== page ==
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Beaufighter, British Strike Fighter


Photograph of Beaufighter

Wikipedia Commons


Bristol Type 156 Beaufighter VI


Specifications:


Crew 2
Dimensions 57'10" by 41'8" by 15'10"
17.63m by 12.70m by 4.83m
Weight 14,600-21,600 lbs
6620-9800 kg
Speed 333 mph at 15,600 feet
536 km/h at 4800 m
Climb rate 31 fps
9.4 m/s
Ceiling 26,500 feet
8080 m
Power plant Two 1670 hp (1245 kW) Bristol Hercules XVI 14-cylinder sleeve-valve radials driving three-bladed propellers
Armament 4 20mm Hispano cannon fixed in underside of forward fuselage
One 0.303 Vickers K machine gun aimed by navigator
Six 0.303 Browning machine guns, two fixed in left wing and four in right.
External stores       One 1600 lb (728kg) torpedo on centerline or two 1000 lb (454kg) bombs.
Wing racks for eight rocket projectiles could replace the wing machine guns.
Range 1540 miles
2500 km
Fuel
550 gallons
2082 liters
Production A total of 5564 Beaufighters were build in England and 364 in Australia.
  English production was 1851 Beaufighter VI, 2205 X and 163 XIC.
  The Australian production was 364 Beaufighter 21.
Variants

Night fighter versions carried the AI Mk IV radar.

The Beaufighter X was armed with both rockets and wing machine guns.

The Beaufighter 21 replaced the wing 0.303s with 0.50 machine guns and had a Sperry autopilot, but no torpedo capability.


The Beaufighter was the result of an attempt to put a heavily armed long-range fighter into production using existing jigs as much as possible. Though not successful in the day fighter role, the Beaufighter was used in the Southwest Pacific with much success for low-level attacks. It was also modified for night fighter operations, at which it excelled, due to its heavy armament and an optically flat windshield that gave the pilot a wonderful undistorted view ahead of his aircraft.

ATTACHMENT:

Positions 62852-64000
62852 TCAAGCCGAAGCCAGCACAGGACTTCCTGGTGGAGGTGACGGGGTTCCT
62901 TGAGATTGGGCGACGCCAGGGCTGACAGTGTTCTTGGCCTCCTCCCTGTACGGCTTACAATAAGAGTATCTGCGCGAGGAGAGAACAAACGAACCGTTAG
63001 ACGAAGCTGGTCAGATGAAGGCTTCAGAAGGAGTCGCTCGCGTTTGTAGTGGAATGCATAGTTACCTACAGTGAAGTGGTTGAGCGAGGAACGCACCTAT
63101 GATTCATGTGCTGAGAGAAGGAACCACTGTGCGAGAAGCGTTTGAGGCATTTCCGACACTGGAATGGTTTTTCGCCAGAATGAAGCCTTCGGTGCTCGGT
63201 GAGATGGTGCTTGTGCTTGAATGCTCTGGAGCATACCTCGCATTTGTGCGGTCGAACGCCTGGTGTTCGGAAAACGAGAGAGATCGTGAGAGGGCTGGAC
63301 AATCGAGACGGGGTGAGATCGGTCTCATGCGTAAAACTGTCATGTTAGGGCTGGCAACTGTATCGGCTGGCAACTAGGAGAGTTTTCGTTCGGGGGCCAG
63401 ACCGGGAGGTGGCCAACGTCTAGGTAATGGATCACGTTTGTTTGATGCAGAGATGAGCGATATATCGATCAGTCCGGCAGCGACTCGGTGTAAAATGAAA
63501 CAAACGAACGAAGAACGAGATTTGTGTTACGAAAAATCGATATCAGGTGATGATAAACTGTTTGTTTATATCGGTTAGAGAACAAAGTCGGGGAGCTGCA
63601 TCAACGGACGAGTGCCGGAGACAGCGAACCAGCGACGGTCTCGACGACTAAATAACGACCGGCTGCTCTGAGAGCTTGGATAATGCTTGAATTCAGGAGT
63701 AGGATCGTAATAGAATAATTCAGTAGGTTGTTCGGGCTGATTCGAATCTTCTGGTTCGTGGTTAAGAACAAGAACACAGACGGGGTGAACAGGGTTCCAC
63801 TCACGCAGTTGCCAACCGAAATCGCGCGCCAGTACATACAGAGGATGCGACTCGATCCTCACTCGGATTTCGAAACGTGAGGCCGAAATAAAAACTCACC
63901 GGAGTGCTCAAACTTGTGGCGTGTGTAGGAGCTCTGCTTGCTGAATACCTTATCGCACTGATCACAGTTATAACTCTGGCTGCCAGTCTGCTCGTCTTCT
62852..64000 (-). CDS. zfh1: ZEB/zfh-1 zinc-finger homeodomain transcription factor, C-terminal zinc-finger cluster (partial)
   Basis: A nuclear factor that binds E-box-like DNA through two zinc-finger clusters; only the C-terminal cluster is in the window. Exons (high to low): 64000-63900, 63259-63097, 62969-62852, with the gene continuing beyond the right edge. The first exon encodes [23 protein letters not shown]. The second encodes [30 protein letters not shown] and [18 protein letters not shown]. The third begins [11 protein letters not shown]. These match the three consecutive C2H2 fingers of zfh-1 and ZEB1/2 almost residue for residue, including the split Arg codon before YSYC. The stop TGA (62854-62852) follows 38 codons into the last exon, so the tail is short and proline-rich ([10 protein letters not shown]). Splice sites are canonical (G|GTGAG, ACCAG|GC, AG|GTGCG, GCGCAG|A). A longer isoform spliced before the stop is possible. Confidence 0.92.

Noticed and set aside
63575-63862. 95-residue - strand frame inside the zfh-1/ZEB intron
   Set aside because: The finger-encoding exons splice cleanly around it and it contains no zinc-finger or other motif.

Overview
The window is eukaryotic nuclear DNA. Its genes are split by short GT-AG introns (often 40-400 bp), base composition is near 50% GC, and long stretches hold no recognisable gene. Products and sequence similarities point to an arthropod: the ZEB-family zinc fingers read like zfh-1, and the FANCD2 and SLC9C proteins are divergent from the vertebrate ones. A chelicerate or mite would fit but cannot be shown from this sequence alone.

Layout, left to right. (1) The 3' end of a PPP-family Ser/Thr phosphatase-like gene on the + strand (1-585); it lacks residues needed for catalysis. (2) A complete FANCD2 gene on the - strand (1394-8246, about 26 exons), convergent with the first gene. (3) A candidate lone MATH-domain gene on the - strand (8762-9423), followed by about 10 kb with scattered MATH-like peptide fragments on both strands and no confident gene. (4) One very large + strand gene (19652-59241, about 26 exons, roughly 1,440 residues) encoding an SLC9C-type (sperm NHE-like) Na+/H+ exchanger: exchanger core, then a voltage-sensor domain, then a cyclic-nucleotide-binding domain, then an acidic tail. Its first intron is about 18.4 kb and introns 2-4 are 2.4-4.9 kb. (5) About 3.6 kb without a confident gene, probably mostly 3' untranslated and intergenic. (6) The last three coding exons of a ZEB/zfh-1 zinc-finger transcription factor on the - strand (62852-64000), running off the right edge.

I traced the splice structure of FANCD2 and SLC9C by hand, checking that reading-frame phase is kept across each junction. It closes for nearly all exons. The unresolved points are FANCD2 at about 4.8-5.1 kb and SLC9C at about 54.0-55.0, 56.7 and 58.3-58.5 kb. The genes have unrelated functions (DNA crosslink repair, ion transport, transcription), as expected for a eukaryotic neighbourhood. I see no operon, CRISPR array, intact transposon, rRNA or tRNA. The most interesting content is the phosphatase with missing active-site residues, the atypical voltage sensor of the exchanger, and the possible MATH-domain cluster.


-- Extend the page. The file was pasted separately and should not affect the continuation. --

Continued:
The design dated back to 1939, when aircraft designer Leslie Frise and Hercules engine designer Fedden discussed the idea of a long-range cannon-armed escort fighter based on the the Blenheim and Beafort designs. They proposed a twin-engined two-seater fighter with massive armament, and by using existing Beaufort jigs they were able to produce a prorotype in just six months.  The aircraft was very tough and unusually maneuverable for its size and proved capable of extensive further development. Although early models lacked speed, they were badly needed as night fighters, where speed was judged less important.

The Japanese nicknamed the Beaufighter the "Whispering Death" because its Hercules sleeve-valve radial engine was extremely quiet. It was one of a handful of aircraft types produced by the nascent Australian aircraft industry during the war, although aircraft produced in England also saw service in the Far East and southwest Pacific.

References

Gunston (1986)

Spick (1997)

Wilson (1998)



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